Struggles of Learning in Special Education Amidst COVID19


Did you ever think you would see an image like this in America, children in school wearing a mask? Well neither did I or my children. Yet here we are, struggling to learning in a new way sometimes day to day.


In the field of special education advocacy I often run into challenging situations and challenging people. While I am always prepared for what I might run into there are times and situations that require more creativity to move through. The current learning environment in #education during COVID19 is clearly one of those times. I find districts, schools and educators struggling to find ways to provide appropriate services for students facing challenges at school. Furthermore, I find parents and students struggling to receive the services, supports and accommodations guaranteed to them through the regulations governing their access.


I have found that school districts are not adequately prepared to meet the needs of their students, both with and without an #IEP. Let's look at my own high school student's situation. While the district was provided the entire summer to work out plans that addressed academic challenges under the current situations, when school was just days from starting they still did not have steps in place to have teachers use digital platforms to instruct live in a #RemoteLearning setting. In our tech savvy world it seemed a no brainer to me that the district would have prepared teachers to be ready for the use of live feed classroom instruction. By doing so they could have provided daily instruction for students. Create real time interaction for students to ask questions, engage in incidental learning, break-out into virtual small groups and just have access to the education they deserve. Yet when I asked about this possibility, I was told that the teachers need to be in the building so that they can learn the platforms and provide the instruction live. We are now nearly four weeks in and no word on when they will provide such a platform for student learning and I am not confident that it will happen anytime soon.


So when my own student is only meeting with each teacher once a week for 90 minutes, has questions that they can not get answered by a teacher and can't go in and talk with the teacher about, I have concerns. How will the student or the parent know what their child is learning and what they have not yet been able to grasp due to the current environment. Now let's look a that from the #specialeducation vantage point. When a student who received services through an #IEP, specifically designed to the student in both needs and setting, can no longer access the setting in which the services where aligned in order to best meet the student's needs.... it changes the design of the #IEP. Let's look at a couple of examples.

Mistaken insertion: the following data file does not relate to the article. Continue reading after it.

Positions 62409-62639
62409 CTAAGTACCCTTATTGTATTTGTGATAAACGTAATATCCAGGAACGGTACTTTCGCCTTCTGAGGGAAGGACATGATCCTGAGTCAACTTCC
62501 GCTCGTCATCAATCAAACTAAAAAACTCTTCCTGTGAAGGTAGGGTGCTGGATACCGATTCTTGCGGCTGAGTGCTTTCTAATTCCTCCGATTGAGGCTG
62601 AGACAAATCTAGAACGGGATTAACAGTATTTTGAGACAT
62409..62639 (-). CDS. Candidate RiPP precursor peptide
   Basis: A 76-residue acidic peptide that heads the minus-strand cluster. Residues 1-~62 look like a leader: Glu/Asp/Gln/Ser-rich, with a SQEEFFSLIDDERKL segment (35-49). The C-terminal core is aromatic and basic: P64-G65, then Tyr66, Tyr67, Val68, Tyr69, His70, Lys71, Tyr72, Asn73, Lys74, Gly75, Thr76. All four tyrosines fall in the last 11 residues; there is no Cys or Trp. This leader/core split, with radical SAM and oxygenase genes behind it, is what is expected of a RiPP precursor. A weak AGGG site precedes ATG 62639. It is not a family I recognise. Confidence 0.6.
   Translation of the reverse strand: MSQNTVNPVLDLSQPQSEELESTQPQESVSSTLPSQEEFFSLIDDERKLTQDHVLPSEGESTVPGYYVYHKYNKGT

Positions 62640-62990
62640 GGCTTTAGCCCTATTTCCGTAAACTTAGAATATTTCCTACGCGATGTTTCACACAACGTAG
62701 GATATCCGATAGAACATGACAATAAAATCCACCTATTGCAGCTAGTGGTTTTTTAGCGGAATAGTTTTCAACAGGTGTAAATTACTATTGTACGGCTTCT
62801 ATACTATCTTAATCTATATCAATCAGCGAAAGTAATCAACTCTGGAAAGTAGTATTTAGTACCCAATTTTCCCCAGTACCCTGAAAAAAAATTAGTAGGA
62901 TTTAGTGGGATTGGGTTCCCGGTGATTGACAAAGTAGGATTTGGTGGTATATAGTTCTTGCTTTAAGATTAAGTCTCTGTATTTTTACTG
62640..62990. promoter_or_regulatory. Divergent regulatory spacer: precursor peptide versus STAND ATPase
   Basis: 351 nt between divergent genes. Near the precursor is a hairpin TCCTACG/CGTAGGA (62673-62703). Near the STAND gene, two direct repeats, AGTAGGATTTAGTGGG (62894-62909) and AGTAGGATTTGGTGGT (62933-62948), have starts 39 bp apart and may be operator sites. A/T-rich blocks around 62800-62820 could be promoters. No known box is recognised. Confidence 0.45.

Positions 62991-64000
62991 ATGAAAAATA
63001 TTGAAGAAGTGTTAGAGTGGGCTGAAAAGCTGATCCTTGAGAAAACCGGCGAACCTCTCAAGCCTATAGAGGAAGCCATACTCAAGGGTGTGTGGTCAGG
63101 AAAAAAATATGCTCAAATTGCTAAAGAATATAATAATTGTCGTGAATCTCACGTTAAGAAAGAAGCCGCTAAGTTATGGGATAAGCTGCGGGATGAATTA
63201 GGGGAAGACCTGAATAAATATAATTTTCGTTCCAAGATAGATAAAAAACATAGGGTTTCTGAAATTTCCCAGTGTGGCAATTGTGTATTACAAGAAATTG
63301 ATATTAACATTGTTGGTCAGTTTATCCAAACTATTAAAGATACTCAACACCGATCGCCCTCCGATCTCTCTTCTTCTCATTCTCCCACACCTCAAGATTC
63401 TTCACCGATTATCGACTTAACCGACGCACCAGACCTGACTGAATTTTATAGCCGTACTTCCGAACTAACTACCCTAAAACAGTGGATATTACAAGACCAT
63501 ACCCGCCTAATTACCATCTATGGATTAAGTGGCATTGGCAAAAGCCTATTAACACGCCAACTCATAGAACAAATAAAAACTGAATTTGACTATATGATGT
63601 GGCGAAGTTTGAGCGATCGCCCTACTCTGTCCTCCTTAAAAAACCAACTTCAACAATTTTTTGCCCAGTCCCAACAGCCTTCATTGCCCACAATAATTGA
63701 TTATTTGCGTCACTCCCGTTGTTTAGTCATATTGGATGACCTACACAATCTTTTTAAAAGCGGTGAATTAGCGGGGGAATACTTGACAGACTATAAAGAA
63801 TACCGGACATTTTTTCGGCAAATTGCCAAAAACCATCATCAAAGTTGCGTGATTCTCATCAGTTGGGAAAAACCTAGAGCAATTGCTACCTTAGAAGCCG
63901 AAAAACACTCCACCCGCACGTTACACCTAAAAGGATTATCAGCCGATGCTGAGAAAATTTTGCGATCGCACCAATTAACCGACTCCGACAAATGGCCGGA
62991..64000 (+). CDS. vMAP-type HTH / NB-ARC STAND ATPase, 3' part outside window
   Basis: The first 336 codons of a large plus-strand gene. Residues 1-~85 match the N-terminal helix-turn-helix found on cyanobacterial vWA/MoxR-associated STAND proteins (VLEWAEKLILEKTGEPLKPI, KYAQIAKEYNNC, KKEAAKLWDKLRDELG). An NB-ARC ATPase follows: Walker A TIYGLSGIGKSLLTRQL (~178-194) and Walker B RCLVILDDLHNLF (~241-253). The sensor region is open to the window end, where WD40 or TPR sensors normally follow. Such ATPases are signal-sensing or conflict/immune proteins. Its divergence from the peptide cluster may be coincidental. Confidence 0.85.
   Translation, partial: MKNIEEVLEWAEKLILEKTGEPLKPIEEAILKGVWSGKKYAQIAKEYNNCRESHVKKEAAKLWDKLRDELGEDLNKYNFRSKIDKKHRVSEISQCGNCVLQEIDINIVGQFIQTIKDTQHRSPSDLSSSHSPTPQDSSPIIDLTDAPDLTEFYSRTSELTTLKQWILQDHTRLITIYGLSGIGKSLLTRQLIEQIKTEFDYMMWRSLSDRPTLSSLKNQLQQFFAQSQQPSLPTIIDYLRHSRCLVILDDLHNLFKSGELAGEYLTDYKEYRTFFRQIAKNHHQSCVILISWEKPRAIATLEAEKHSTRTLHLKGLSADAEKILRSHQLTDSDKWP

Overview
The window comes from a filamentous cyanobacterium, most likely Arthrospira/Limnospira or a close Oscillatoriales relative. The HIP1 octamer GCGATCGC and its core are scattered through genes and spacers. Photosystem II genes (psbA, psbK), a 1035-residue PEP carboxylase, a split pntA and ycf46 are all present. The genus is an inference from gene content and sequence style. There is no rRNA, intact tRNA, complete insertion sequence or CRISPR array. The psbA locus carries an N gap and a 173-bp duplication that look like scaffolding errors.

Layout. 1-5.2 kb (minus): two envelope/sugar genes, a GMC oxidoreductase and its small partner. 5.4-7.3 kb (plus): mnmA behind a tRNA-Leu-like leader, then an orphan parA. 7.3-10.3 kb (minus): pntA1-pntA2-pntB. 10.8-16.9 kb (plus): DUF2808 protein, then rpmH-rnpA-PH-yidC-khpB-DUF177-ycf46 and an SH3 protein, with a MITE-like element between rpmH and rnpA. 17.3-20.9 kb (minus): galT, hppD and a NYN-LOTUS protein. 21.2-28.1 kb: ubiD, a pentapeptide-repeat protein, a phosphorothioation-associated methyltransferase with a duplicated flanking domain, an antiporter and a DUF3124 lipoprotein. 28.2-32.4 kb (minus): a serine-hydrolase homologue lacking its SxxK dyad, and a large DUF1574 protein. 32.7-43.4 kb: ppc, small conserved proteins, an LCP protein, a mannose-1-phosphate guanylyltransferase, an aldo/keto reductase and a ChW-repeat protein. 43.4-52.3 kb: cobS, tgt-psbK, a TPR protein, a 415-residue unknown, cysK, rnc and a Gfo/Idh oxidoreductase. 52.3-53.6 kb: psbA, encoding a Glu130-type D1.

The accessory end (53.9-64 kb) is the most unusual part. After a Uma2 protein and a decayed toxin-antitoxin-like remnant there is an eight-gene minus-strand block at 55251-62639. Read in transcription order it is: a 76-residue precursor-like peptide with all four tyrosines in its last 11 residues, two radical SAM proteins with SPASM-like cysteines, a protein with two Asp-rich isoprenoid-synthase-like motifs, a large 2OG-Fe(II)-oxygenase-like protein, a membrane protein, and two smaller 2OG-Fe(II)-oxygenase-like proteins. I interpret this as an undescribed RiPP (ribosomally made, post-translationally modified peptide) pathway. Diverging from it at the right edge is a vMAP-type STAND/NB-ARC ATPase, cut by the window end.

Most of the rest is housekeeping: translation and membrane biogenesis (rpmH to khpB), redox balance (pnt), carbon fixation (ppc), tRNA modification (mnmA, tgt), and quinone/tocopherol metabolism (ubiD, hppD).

A child who uses a communication device works with the appropriate service provider to learn the device and use it appropriately in the academic setting. The device helps the student to ask questions and give answers as well as communicate their needs. When a child is learning the device remotely and not in the classroom setting where the above actions take place, then the instruction and target of the goal is different. If might be said that the student is no longer receiving the services as outlined in the #IEP.


How about a student who is working on behaviors that are aligned with #SocialEmotional learning. Think about a student who is working on social skills that help the student be successfully in the academic setting with their peers and teachers. Those skills ultimately help the student have access to the curriculum and instruction to the same extent as there peers. If you take away the opportunity to practice those skills in a meaningful way, which should be captured in the #IEP, then how are the student's needs being met? How is FAPE (free appropriate public education) being provided?


Don't get me wrong, I work with teachers and administration on a regular basis. I respect the hard work and effort they put in under normal circumstances. I get that things aren't ideal. However, I do think that the educational system can do a better job at defining what the services will look like or are looking like for students. Parent tell me everyday they are not sure what services their students are actually receiving and if they meet the requirements of the #IEP. The same goes for students who receive #accommodations in the academic setting. When #RemoteLearning is happening, how are the accommodations being met? For instance some school are not providing work through paper means. However, paper copies, copies of notes, etc. are what some students need. If a student needs extended time for a test, can they stay in the building longer or come in on another day to complete it? IF they are prone to distractions and need prompting to stay in task, hoe is that happening for a student who is at home learning on a computer in their bedroom with parent at work or working from home? I have so many questions and so do many of the parents/students I work with.


On top of all the concerns here, we generally must consider the learning style of students as a whole. While some students might enjoy #RemoteLearning, others learn best in a face-to-face environment where they can ask questions or learn from others. If full-time #InPersonLearning is not going to resume soon, we need to find ways to provide the direct instruction in a virtual live platform. More importantly, we needs to find a way to get back to in-person learning so that students can benefit from access to all the wonderful things it provides. Student who experience academic challenges met through their #IEP, #accommodations or #504Plan deserve the access provided in those plans. They deserve to be provided the #FAPE that they need and is their right.







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